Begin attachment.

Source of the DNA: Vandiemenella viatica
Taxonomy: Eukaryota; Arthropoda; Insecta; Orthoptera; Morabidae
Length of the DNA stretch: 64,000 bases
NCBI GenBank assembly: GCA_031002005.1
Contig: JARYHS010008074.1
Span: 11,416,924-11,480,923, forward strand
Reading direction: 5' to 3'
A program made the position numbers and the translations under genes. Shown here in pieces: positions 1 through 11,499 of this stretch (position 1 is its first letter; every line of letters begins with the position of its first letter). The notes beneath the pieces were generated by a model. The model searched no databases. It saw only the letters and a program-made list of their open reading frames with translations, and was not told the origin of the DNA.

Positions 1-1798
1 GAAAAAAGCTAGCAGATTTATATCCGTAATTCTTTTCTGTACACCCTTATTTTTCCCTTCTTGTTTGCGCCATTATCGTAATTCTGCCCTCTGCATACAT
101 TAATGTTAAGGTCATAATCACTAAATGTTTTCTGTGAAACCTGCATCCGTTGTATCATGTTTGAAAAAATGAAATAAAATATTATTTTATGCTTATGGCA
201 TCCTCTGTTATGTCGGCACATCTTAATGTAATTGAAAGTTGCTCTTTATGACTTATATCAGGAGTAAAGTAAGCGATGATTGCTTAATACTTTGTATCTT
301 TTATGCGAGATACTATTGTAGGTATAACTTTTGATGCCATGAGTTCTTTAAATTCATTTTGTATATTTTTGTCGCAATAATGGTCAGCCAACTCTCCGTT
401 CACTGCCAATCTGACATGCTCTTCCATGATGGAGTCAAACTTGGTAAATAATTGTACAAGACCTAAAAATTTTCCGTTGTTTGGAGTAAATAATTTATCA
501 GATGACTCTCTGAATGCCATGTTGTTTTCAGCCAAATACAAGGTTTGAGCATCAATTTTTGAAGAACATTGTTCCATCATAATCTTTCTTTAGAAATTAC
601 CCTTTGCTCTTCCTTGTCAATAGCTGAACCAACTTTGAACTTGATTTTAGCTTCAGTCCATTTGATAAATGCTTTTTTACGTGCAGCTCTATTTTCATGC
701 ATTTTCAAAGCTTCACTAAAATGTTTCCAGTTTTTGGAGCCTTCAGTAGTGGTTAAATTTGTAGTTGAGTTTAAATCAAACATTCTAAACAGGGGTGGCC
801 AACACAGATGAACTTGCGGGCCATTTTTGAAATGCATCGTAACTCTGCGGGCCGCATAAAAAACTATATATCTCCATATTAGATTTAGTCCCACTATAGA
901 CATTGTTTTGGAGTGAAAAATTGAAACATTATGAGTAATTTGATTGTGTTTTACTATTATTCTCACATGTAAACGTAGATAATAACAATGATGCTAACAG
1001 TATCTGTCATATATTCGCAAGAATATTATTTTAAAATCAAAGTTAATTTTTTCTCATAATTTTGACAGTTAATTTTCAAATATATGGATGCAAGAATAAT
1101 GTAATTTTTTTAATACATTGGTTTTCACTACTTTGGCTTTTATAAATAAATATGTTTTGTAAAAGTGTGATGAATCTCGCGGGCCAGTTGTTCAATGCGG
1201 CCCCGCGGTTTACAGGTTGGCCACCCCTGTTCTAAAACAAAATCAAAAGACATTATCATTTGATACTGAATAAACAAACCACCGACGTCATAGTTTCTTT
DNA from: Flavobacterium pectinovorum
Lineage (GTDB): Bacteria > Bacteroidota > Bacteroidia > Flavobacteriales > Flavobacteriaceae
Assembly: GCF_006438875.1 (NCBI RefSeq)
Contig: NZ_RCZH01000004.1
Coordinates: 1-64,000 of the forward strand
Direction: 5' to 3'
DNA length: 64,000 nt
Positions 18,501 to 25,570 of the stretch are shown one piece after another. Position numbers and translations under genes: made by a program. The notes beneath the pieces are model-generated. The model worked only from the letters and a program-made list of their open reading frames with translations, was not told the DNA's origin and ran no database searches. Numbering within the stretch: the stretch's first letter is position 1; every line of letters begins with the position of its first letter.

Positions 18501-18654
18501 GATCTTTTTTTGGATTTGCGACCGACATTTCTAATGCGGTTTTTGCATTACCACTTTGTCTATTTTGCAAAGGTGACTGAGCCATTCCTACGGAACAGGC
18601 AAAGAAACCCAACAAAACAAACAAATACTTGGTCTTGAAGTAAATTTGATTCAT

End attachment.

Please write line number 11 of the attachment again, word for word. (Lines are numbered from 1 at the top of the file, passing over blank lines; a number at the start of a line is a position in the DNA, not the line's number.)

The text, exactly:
101 TAATGTTAAGGTCATAATCACTAAATGTTTTCTGTGAAACCTGCATCCGTTGTATCATGTTTGAAAAAATGAAATAAAATATTATTTTATGCTTATGGCA